An Unjust Reality: Health Inequalities Facing LGBTI People

05 July 2016

By Samantha Backman

Lesbian, gay, bisexual, trans, and intersex (LGBTI) individuals encounter a myriad of unique challenges when seeking medical care. In March 2016, an EU-funded pilot project named Health4LGBTI was launched in order to gain a better understanding of health inequalities experienced by LGBTI people. The Health4LGBTI project aims to raise awareness of these health inequalities and to develop the tools needed amongst healthcare professionals to reduce them. [1] Given this initiative’s objectives, a critical first step is to examine the healthcare realities faced by LGBTI individuals in Europe today.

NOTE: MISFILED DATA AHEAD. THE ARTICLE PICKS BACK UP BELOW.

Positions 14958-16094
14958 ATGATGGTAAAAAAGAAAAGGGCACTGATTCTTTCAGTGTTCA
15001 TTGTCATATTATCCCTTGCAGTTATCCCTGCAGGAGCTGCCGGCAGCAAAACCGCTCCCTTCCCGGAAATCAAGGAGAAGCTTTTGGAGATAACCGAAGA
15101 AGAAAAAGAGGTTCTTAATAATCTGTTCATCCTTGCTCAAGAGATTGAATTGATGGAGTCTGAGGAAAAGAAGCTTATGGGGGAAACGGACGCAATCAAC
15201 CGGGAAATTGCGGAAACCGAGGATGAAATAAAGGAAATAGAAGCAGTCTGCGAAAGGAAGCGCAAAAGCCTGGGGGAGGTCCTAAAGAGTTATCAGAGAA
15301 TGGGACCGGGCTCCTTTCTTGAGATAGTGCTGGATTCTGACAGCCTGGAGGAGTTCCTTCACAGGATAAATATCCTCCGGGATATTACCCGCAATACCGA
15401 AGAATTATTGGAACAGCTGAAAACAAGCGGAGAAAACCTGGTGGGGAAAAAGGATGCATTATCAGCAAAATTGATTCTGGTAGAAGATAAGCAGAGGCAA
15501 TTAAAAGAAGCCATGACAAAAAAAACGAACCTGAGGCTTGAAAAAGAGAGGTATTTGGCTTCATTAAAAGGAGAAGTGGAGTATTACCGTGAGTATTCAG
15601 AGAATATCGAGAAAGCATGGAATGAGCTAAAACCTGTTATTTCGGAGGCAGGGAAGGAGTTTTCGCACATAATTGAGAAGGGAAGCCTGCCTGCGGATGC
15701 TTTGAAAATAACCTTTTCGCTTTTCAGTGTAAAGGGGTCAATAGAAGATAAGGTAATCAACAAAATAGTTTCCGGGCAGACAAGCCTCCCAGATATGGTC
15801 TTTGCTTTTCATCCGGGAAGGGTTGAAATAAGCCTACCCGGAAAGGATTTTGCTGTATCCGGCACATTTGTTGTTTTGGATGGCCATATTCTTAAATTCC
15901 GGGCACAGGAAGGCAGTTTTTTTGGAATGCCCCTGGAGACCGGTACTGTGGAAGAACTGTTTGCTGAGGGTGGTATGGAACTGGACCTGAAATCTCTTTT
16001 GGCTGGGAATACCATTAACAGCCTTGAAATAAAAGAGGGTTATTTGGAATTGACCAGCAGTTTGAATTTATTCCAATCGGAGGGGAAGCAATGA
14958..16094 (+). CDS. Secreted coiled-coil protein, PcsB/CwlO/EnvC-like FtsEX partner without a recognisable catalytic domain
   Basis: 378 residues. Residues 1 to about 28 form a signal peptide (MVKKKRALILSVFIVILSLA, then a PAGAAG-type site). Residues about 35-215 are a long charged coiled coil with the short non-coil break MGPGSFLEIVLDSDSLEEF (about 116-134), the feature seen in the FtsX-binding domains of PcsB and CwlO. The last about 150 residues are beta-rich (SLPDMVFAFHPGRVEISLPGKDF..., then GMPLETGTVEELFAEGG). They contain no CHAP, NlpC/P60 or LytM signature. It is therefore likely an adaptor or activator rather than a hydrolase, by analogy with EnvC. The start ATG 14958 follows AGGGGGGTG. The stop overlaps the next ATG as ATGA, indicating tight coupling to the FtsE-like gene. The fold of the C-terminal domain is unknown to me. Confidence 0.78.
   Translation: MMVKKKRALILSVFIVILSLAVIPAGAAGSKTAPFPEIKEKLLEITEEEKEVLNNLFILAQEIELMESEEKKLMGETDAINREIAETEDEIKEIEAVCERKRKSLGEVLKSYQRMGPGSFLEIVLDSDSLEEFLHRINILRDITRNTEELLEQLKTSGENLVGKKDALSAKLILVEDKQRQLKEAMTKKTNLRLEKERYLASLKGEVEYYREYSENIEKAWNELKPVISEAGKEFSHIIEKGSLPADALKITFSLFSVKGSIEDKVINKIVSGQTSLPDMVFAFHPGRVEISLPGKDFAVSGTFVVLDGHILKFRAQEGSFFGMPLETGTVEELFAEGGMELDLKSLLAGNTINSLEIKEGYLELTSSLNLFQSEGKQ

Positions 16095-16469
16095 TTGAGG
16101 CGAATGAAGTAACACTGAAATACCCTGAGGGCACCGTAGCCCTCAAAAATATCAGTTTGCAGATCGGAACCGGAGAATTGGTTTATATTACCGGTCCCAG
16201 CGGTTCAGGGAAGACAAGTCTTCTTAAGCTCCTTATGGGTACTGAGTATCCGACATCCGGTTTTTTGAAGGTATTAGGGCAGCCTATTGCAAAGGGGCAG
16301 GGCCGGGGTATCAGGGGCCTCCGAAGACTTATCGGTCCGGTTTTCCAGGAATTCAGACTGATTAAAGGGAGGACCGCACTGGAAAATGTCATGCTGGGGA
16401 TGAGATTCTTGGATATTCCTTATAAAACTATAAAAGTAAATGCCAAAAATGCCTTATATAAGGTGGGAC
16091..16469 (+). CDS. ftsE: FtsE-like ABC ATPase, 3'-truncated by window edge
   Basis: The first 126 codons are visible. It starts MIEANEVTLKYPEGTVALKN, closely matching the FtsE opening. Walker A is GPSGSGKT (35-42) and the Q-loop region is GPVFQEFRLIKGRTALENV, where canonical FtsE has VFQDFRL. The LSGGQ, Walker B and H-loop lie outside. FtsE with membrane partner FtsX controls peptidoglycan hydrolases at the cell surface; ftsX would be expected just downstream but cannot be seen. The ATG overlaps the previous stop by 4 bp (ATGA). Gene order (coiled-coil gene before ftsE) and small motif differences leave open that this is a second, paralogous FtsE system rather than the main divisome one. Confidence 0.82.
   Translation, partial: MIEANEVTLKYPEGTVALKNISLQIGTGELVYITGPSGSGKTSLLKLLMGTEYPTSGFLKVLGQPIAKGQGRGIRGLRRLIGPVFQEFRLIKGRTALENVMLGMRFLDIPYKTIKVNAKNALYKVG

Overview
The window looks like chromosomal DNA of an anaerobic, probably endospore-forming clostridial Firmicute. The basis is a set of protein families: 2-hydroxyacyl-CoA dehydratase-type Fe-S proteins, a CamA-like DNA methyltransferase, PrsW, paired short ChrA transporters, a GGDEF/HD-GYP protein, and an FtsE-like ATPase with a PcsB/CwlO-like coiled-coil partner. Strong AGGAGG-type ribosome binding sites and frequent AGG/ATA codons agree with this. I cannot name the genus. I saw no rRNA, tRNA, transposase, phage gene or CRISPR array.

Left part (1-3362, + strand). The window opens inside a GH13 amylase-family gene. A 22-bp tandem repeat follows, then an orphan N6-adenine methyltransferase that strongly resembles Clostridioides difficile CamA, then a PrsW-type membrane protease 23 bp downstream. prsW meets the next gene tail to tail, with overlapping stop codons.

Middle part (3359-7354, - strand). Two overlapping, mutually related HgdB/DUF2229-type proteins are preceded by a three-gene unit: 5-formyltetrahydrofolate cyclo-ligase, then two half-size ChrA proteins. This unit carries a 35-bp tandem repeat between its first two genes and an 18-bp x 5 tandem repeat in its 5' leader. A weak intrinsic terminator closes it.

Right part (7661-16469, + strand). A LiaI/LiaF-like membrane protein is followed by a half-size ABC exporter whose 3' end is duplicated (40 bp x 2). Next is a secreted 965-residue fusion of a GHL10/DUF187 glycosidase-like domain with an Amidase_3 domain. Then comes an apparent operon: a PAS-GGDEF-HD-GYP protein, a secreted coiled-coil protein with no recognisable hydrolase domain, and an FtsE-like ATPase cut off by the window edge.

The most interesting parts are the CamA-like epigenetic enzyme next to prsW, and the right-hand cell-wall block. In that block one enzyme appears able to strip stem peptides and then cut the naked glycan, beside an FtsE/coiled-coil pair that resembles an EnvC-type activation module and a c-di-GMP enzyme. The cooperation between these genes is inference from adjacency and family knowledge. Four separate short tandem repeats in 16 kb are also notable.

Particularly in Eastern Europe, there is evidence that LGBTI people currently face extensive social prejudice and intolerance.[2] The systemic discrimination and stigma targeting LGBTI people may extend to the healthcare setting. One in ten respondents to the European Union Agency for Fundamental Rights’ (FRA) 2012 European Union Lesbian, Gay, Bisexual, and Trans Survey stated that upon accessing healthcare services in the previous year, they had felt discriminated against by healthcare workers due to the fact that they were LGBT.[3] Fearing stigma or discrimination, LGBTI people may elect to conceal their LGBTI identity when accessing health services.[4] In fact, 42% of respondents to the 2012 FRA survey maintained that they would not be open about their LGBT status with any healthcare personnel at all.[5] Hostile and discriminatory healthcare atmospheres may lead LGBTI people to avoid seeking healthcare, to the detriment of their own health and well-being.[6]